Click here to watch the TEDTalk that inspired this post.
After my twenty year marriage ended I joined a support group with five other emotionally wrecked men, who met in an old Victorian house on a cool fall evening in a suburb of Boston. Three of us had been married and were now separated, two had never been married, one was still married and kept his attendance a secret. All of us were over forty years old and none of us could utter three simple words in public: I am gay.
We would meet every Tuesday night as our therapist Adam gently led us into a territory that was unfamiliar, terrifying and unthinkable, leaving everything that we knew behind us. At the beginning of each session, Adam would ask us who we came out to that week. For the first several weeks the only people we revealed ourselves to was each other, which was enough
It took a small amount of time to compose myself. Forty three years of worrying if people would stop loving me if I was honest were washing down my face. -- William Dameron
What I began to learn was that our closets were full of many things. They contained boxes that had been hidden and tucked away along with our sexual orientation. In those boxes were alcohol and drug abuse, depression, body image issues and steroid abuse. After one closet door was opened, there was another and another and another.
Eventually I worked up enough courage to come out to my older brother Chuck, who lived seven hundred miles away. I sat on the floor of my basement apartment bedroom and dialed his number, each time hanging up before the first ring. On the fourth try I let the call complete. When he answered, I briefly considered ignoring the whole thing, but the Tuesday evening check in with Adam lingered in the air.
"Chuck, I have to tell you something. I'm gay," I stammered.
"You know what? I don't care what you are. I love you and want you to be happy," he replied and then continued, "Hello?"
It took a small amount of time to compose myself. Forty three years of worrying if people would stop loving me if I was honest were washing down my face.
When I asked how he was doing an amazing thing happened. He opened up to me like he had never done so before. He told me that his marriage was in a shambles and he was seriously considering a divorce. He told me that he wanted to be in love and I told him I wanted to be in love as well. Like two school age boys, we talked about our ideal mate. It was the first time that two brothers were having an honest conversation.
Each time I came out, it became easier and each time conversations became more honest than they had ever been before. One friend shared his fears with me about his older sister. How she stopped talking after experiencing a traumatic incident during a vacation abroad and how he felt like it was his duty as the oldest son to care for her when his parents died, even if it meant moving out of the country. He could not tell anyone else how much he did not want to do this. Another friend told me that she was extremely overweight as a child and felt as if she had lived her life in the "Fat closet." Affairs were revealed. Secret dreams were shared. Tears, hugs and laughter were poured out like celebratory wine.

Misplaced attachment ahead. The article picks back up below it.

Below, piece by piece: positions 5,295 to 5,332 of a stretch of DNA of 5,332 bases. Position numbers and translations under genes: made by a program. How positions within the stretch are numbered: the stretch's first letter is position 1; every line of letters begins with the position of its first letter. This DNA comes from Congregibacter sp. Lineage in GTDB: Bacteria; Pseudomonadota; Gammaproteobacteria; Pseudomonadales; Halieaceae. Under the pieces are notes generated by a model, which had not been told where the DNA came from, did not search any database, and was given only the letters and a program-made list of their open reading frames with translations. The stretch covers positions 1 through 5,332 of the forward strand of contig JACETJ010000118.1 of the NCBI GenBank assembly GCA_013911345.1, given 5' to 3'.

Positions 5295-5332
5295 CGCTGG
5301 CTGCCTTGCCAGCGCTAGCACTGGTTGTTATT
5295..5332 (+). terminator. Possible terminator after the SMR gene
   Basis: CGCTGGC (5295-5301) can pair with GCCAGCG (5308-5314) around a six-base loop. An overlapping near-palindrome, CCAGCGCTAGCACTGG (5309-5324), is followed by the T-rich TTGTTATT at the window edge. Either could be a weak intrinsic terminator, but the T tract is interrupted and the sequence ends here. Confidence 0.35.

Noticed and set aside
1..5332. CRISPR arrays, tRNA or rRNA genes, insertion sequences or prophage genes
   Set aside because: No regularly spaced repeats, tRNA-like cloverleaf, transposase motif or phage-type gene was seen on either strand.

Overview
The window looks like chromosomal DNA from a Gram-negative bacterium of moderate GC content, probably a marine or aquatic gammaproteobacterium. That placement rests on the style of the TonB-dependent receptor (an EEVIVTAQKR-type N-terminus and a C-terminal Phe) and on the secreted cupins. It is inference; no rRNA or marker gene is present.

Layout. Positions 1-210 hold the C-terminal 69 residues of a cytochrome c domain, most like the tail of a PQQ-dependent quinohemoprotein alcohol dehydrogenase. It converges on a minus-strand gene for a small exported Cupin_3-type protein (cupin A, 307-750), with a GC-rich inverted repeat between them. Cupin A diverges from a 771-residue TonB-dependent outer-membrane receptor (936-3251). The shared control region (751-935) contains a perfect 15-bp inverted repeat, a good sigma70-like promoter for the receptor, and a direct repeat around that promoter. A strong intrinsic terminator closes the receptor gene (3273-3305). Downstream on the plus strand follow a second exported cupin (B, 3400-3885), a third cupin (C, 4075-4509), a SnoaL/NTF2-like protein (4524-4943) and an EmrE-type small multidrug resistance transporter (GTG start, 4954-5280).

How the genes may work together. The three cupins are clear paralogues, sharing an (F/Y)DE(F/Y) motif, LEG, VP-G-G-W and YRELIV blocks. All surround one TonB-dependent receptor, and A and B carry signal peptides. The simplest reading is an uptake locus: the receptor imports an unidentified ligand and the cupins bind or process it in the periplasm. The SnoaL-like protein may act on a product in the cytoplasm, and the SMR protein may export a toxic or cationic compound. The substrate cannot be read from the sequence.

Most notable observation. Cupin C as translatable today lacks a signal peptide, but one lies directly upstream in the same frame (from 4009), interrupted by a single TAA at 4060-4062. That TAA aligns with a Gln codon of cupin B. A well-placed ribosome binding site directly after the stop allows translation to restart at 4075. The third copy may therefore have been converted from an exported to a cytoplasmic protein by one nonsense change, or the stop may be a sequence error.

Every time I opened my closet door, it pulled someone else's door open too. Never once was a door slammed in my face. The only things left behind were secrets.
At the end of the twelve week "Coming out" support group we shared our successes. Coming out was no longer a heavy conversation, but simply a part of everyday conversation. In every single case each of us who came out to friends and family opened not only our doors, but the doors of all of the people in our lives. But, the man who kept his attendance a secret made the decision to not come out to anyone.
I made the first toast at my brother Chuck's wedding to his ideal mate and one year later he made the first toast at my wedding to Paul. Four of the men from the support group were there and clinked glasses. Often, I wonder what happened to the man from the support group who sat in the corner and decided to never reveal himself. What I want to tell him is that on the other side of that closet door is someone else's door and if he never opens it he is preventing them from opening their door too.
There is a saying, when one door is closed, another one opens, but I know the truth. The only door that opens is the one you push and it has the power to knock down hundreds more.
Ideas are not set in stone. When exposed to thoughtful people, they morph and adapt into their most potent form. TEDWeekends will highlight some of today's most intriguing ideas and allow them to develop in real time through your voice! Tweet #TEDWeekends to share your perspective or email tedweekends@hufﬁngtonpost.com to learn about future weekend's ideas to contribute as a writer.
Follow William Dameron on Twitter: www.twitter.com/wcdameron